Q: My criminal offences happened over twenty years ago, would I still have criminality in Canada or be criminally inadmissible?A: It is entirely possible that you may still have criminality in Canada or be criminally inadmissible to Canada if you have criminal offences from over twenty years ago. The reason for this is because it entirely depends on the offence committed and the severity of the offence. If you happened to have had a minor offence, also referred to as a summary conviction, in Canadian context, then you will most likely be deemed rehabilitated and will not face any issues with regards to your criminal inadmissibility. However, if you had a more severe offence, which can either be a hybrid offence or an indictable offence, you will most likely not be deemed rehabilitated and will have to apply for the appropriate application to attempt to overcome your criminal inadmissibility. In cases like these, it is best to apply for a Criminal Rehabilitation so that you can permanently resolve your criminal inadmissibility to Canada.
Q: If I was pardoned of my criminal offence or my criminal offence has been expunged, would I still have criminality in Canada?A: This entirely depends on whether the pardon or expungment can be recognized in Canadian context. If your country of origin or country of residence’s legal system is similar to the Canadian legal system, then it is more than likely that your criminal offence would also be recognized as pardoned in Canada. However, this also can depend on the severity of the offence committed. In contrast, if your country of origin or country of residence’s legal system is different than the Canadian legal system, then it is more than likely that your criminal offence would not be recognized as pardoned in Canada. Thus, you would be criminally inadmissible to Canada due to your criminal offences. It is very important to find out whether your offence is pardoned in Canadian context, prior to attempting to enter or travel to Canada.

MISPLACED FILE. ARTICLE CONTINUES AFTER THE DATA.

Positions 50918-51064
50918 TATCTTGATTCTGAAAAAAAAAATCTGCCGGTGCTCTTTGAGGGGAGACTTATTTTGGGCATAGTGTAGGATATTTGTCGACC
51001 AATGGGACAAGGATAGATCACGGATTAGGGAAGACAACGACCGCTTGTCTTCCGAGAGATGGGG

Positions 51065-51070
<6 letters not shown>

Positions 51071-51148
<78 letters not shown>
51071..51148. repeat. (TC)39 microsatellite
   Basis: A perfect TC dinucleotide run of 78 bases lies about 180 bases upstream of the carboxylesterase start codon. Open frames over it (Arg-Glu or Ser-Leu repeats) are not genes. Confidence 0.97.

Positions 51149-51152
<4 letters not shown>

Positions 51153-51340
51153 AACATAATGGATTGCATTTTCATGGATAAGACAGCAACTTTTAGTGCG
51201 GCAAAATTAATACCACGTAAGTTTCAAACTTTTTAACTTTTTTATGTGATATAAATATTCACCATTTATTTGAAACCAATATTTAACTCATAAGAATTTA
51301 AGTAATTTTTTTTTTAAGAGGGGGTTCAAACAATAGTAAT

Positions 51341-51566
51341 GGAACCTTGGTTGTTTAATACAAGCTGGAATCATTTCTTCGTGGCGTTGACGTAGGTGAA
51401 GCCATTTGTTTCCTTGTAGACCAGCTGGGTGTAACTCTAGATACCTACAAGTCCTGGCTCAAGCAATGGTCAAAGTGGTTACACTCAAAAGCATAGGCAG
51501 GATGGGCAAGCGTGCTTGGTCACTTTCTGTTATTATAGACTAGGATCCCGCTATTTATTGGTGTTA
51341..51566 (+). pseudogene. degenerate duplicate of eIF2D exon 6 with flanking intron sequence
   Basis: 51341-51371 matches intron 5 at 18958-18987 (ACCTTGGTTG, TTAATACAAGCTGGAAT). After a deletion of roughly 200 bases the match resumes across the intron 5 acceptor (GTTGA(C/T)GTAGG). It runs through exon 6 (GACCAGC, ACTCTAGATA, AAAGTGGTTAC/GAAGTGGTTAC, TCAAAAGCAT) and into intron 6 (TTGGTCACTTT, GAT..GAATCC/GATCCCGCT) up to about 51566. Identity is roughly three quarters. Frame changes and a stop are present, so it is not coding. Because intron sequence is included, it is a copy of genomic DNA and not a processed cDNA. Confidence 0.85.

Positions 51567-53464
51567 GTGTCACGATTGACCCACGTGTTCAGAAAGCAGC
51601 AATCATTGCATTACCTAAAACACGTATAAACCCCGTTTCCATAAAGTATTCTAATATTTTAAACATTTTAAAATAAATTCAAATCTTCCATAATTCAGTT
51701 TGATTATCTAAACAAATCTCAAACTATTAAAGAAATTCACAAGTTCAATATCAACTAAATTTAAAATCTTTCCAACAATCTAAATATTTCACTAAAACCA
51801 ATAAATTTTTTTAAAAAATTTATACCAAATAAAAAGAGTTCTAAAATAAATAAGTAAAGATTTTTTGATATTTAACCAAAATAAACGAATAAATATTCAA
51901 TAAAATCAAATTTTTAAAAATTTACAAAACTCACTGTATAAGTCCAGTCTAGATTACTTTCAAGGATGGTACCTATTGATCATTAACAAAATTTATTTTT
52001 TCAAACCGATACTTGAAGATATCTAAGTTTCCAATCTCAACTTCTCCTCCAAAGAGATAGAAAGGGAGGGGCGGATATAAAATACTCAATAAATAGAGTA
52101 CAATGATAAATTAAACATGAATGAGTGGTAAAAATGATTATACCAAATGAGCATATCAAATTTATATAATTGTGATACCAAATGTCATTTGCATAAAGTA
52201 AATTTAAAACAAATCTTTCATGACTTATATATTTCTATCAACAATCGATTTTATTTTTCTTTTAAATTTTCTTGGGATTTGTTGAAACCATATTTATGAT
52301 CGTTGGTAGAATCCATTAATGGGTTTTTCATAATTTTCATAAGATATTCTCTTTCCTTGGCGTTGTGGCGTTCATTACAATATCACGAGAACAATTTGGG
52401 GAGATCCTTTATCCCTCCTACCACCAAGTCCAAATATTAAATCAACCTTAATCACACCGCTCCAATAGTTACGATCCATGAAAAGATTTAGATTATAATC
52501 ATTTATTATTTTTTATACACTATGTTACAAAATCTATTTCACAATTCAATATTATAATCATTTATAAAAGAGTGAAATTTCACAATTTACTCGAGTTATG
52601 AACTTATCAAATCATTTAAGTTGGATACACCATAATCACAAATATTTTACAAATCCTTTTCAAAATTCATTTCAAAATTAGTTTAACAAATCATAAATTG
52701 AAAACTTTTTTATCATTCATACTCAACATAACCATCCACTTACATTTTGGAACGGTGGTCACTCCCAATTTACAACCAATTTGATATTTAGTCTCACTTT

Contact Akrami & AssociatesShould you have any further questions or feel unclear about your criminal inadmissibility or your criminality in Canada, it is best to talk about, ask any questions you may have and discuss your concerns to an immigration professional prior to travelling to Canada. By discussing your inadmissibility to an immigration professional, this will ease your worries and assist with the application process. Many immigration applications are difficult to pursue on your own and it is highly recommended that you seek out professional and experienced help before attempting to apply. Here, at Akrami & Associates, we work and have experience with many different immigration issues. We have helped many of our clients overcome their criminal inadmissibility and their criminality in Canada by applying for the appropriate application for their specific circumstances, whether it be a Temporary Resident Permit or a Criminal Rehabilitation. If you believe that you may be eligible to apply, please feel free to contact Akrami & Associates at our office at 416-477-2545 for more information or if you would like to book a consultation with an immigration professional for more advice. With Akrami & Associates, there is always a way!